3. Through a "map" approach, starting with the world, and divisible down to country and town level, seeking to encourage representation from every town that has internet access (and indeed, indirectly, seeking representation from those villages and communities that don't). This would be a very graphic method of demonstrating our scale, scope and purpose - as an organization speaking for ordinary people from every corner of the globe.

4. Through conventional coverage and development of links with press and media, working particularly at national and local level. Publicity and Marketing are essential, and strategies should be consciously developed, targeting opportunities and planning the timescale and levels of publicity which will be most beneficial. However, we should never fall into the trap of 'spin' superseding 'substance', and we should always put integrity and truth before image and soundbite.

5. Identifying certain key movements, whether Green organizations, religious/cultural groups, UN organizations, commerce or small business groups. Working out the "interface" and common ground on which to approach them, and demonstrating how the future of the internet (and its administration) is vital to them.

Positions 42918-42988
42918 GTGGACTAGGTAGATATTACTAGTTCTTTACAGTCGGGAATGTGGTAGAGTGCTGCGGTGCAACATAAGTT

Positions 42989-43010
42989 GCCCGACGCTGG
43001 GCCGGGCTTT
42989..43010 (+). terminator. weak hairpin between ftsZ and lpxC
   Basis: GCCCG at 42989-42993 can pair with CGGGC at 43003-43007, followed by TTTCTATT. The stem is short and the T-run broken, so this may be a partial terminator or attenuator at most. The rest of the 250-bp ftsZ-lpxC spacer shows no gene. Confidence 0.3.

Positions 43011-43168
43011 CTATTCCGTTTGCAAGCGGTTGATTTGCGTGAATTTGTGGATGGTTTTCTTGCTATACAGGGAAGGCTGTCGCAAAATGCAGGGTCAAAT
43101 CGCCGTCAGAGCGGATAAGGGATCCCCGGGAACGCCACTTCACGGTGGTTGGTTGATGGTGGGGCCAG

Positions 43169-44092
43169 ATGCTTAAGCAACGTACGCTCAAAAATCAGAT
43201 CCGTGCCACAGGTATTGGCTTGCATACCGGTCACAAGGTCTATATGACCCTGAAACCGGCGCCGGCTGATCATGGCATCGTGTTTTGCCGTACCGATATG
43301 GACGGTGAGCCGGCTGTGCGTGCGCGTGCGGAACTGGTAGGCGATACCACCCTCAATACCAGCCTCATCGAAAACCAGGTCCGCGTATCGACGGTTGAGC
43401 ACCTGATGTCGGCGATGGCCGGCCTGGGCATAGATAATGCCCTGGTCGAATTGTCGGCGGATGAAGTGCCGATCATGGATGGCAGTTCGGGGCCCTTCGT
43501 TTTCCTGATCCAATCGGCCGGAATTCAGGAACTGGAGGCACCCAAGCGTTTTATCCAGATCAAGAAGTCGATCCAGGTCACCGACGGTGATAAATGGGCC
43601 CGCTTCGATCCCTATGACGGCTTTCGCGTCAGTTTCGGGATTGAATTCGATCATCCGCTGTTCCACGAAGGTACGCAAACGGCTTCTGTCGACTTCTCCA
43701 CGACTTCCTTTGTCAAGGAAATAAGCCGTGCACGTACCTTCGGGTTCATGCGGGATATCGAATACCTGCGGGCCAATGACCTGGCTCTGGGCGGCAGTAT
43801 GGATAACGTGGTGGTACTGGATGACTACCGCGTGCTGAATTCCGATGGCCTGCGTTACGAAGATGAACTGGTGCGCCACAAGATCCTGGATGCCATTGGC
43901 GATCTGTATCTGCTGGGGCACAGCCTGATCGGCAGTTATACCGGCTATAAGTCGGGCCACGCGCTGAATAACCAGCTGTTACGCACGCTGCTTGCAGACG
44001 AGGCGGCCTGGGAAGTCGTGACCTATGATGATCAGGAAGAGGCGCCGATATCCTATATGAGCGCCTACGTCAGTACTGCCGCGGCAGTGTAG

6. Negative strategies. I believe it would be very useful to analyse, develop, and summarize for publicity, some of the most glaring failures, abuses, and controversies ICANN and its close allies have been guilty of. This is all part of the process of conviction and argument and recruitment (rest assured, ICANN would not hesitate to do the same to us). Clearly, this negative sub-category would merely be a small argument in our prevailing positive message.